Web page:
However, power consumed in the month was about 20% higher than April, reflecting more agricultural consumption in the sowing season and higher residential usage with the advent of summer.
Electricity demand in May fell 15% year-on-year to 102 billion units owing to muted industrial and commercial activities. However, power consumed in the month was about 20% higher than April, reflecting more agricultural consumption in the sowing season and higher residential usage with the advent of summer.
Power usage in April, when the lockdown was implemented throughout the month, fell a record 22.6% year-on-year.
In May, power consumed by highly industrialised states like Gujarat, Maharashtra and Tamil Nadu was lower by 13.5%, 11.3% and 15%, respectively, than the volume of electricity supplied to these states in the same month in 2019. However, states such as Rajasthan, Karnataka and Madhya Pradesh — the largest agricultural power users — recorded annual decreases of 5.5%, 5.8% and 7.8%, respectively.
Since most of the revenue of state-run power distribution companies (discoms) come from industrial and commercial customers, lower usage by these categories means additional pressure on these already-distressed entities. Industrial and commercial consumers use about 40% of the total electricity supplied, but contribute about 50% of the discoms’ revenue share. Experts have pointed that lower power tariffs for industrial consumers can be a trigger to kick-start the economy by increasing industrial production.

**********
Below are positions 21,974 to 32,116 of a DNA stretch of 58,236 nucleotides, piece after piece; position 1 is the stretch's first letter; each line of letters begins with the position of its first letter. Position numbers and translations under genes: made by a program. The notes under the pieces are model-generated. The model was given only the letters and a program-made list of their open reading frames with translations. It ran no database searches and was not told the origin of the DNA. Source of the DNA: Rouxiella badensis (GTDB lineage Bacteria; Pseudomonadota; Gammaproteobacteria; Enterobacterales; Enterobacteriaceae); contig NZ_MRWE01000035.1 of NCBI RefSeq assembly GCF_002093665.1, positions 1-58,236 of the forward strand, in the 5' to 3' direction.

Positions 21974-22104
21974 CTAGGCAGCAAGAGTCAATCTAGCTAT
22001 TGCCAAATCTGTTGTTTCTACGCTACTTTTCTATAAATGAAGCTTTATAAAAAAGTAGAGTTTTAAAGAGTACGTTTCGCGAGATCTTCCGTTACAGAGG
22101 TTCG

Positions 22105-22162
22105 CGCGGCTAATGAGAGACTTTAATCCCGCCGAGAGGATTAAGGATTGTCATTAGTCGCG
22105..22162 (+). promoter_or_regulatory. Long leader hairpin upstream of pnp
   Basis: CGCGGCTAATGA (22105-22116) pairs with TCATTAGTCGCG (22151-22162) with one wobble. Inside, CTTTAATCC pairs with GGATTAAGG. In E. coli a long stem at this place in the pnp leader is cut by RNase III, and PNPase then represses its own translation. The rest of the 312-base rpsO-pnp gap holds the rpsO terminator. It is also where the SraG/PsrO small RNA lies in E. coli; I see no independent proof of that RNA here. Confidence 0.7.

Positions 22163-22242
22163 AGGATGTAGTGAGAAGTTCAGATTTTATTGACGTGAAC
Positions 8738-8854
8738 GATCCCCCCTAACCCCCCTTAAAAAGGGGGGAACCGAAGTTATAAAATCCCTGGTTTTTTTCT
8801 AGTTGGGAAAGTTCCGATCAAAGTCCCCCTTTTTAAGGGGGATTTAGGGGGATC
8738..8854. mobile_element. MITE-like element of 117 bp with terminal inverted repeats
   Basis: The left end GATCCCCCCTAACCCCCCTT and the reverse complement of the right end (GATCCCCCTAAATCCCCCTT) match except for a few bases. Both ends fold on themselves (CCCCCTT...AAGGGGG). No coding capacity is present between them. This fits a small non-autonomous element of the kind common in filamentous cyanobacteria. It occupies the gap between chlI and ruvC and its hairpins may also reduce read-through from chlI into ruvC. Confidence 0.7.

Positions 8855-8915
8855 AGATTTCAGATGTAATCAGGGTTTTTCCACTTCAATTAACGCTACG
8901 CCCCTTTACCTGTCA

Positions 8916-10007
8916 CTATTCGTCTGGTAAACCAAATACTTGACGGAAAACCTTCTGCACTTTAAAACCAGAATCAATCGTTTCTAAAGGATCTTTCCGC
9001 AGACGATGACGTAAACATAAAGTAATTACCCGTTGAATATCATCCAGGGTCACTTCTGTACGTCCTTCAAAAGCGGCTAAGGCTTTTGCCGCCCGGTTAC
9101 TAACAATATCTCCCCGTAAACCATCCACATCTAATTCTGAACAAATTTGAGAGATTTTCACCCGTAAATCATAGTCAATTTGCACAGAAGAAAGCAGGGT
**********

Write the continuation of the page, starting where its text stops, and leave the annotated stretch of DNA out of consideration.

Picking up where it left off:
On the other hand, agricultural consumers contribute less than 4% of the revenue share against 23% usage, increasing the dependence of discoms on infrequent and insufficient subsidy disbursals by states.
With lower revenue generation amid muted power demand, losses of discoms are seen to nearly double to around Rs 58,000 crore in the current fiscal, analysts at Crisil Ratings said. Discoms are also expected to end up owing lenders a staggering Rs 4.5 lakh crore by the end of this fiscal, recording a 30% annual rise and deteriorating their credit profiles.